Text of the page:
Death worm phones home over DNS

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Death worm phones home over DNS

The Windows Morto worm uses DNS TXT records to contact servers.

Morto, the first-ever worm to spread via Windows Remote Desktop Protocol (RDP), is not only unique because of its propagation mechanism – it also uses a novel vector, domain name system (DNS) records, to communicate with infected machines, a Symantec researcher said Wednesday.

The DNS is a critical component of internet infrastructure that translates IP addresses into memorable domain names.

Specifically, Morto uses DNS TXT records for its communication protocol, Cathal Mullaney, security response engineer at Symantec, said in a blog post Wednesday. Such records were originally used to allow text to be stored with a DNS record. Nowadays, however, they more often are used to store machine-readable data.

“The worm's use of DNS TXT records is an unusual method of issuing commands to the remote threat while keeping the C&C [command-and-control] vector under the radar,” Mullaney wrote.

When analyzing the malware, researchers discovered that once installed on a machine, it attempts to request a DNS record for a number of URLs. But instead of asking for a domain IP lookup, the malware queries for TXT data only. The returned TXT record contains instructions the malware should perform on compromised systems.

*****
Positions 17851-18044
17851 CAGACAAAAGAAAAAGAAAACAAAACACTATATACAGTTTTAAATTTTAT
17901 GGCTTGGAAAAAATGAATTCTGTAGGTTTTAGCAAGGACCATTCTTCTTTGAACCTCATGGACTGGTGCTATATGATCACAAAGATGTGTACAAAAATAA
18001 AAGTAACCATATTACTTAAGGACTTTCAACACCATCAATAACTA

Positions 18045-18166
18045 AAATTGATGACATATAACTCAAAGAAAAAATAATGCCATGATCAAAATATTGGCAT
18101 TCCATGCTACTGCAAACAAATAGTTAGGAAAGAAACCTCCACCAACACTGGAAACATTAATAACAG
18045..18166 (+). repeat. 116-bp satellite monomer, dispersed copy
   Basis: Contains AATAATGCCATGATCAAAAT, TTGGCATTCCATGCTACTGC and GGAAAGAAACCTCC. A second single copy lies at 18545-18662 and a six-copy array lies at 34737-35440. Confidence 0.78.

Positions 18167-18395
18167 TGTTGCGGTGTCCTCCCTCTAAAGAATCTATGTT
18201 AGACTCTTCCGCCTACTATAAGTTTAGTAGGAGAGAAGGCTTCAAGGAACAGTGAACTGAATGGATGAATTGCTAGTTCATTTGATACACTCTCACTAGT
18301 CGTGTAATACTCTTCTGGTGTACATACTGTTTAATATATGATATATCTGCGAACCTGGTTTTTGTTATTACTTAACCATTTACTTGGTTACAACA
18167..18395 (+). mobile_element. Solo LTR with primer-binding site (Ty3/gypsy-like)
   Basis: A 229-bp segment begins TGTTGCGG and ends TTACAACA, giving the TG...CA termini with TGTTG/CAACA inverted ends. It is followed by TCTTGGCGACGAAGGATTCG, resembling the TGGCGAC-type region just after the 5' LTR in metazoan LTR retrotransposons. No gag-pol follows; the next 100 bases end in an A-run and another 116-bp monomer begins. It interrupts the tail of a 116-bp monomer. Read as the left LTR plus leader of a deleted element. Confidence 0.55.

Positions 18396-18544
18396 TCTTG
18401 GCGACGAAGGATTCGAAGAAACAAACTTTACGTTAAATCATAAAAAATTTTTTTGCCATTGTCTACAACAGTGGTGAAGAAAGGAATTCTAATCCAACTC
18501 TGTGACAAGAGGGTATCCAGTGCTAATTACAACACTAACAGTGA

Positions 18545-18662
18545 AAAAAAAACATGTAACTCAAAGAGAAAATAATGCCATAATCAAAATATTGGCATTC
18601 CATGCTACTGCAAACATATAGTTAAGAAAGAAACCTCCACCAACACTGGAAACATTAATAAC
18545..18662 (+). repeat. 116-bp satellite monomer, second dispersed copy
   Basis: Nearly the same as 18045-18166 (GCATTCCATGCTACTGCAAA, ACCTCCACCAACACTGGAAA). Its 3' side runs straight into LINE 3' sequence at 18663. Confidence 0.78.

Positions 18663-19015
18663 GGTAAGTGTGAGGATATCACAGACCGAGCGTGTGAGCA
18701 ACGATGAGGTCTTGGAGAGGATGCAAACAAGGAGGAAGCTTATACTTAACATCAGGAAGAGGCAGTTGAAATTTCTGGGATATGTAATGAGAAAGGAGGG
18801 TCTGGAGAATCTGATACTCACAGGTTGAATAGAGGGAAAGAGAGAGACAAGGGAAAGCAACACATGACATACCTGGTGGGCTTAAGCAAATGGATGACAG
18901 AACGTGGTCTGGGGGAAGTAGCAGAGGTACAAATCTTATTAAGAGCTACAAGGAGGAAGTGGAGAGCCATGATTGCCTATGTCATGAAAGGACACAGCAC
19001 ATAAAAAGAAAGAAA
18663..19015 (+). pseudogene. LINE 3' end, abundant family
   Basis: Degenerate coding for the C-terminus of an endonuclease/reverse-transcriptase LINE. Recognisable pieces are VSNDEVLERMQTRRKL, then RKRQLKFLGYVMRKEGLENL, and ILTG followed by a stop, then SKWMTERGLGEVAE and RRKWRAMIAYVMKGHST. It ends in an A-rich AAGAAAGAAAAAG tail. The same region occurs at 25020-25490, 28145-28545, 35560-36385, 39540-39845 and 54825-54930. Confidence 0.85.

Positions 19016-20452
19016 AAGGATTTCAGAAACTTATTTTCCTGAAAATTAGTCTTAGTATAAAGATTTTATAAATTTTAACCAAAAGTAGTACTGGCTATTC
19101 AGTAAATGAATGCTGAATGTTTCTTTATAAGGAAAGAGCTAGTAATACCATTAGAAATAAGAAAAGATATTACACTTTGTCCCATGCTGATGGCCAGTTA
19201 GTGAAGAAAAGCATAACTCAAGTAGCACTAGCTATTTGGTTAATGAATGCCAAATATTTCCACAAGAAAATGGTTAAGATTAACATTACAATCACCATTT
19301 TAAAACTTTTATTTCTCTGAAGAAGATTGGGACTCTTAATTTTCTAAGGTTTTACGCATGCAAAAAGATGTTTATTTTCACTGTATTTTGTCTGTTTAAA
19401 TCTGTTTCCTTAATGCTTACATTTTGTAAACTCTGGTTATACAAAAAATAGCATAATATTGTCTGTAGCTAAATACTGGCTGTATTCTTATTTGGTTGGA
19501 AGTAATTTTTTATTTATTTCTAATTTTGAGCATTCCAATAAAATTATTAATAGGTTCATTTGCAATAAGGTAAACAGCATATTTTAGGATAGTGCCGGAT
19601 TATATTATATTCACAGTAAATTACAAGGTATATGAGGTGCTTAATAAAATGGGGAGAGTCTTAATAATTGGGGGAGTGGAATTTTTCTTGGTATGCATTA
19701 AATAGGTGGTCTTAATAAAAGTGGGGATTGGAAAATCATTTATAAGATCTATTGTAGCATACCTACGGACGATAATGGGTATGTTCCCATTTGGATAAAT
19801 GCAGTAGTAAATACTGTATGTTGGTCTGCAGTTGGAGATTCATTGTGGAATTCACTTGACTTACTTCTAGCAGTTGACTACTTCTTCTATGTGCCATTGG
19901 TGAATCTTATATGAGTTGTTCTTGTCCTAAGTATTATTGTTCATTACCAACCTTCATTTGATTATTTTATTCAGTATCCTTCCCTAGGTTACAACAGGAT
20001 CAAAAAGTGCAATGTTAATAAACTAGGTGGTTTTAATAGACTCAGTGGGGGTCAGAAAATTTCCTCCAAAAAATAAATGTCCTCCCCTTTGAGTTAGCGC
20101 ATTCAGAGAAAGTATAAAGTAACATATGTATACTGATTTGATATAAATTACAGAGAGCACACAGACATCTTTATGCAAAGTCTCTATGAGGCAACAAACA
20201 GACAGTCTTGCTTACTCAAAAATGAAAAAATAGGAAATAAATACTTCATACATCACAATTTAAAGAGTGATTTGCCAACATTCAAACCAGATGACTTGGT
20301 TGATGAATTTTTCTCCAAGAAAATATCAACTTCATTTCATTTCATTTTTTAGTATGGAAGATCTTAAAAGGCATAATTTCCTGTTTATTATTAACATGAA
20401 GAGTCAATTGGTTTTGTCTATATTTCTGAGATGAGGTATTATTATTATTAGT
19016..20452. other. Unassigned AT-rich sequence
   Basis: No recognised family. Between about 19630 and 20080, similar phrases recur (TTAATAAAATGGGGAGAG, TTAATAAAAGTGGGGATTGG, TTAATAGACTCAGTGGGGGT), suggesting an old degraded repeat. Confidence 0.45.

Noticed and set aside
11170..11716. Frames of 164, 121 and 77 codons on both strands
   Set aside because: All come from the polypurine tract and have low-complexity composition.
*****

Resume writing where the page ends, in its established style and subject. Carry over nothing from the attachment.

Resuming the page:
“The threat clearly expected this type of response as it proceeded to validate and decrypt the returned TXT record,” Mullaney wrote. “The decrypted record yielded a customary binary signature and an IP address where the threat could download a file (typically another malware) for execution.”

Researchers earlier this week warned that Morto is spreading in the wild, targeting Windows workstations and servers. The worm is the first to propagate via RDP, a technology developed by Microsoft that enables users to remotely connect to their computer.

It spreads by scanning infected computers' local networks for machines with RDP enabled. When a remote desktop server is found, the malware then attempts to use dozens of weak passwords, such as “123,” “admin” or “password," to login as the administrator.

This article originally appeared at scmagazineus.com

Copyright © SC Magazine, US edition
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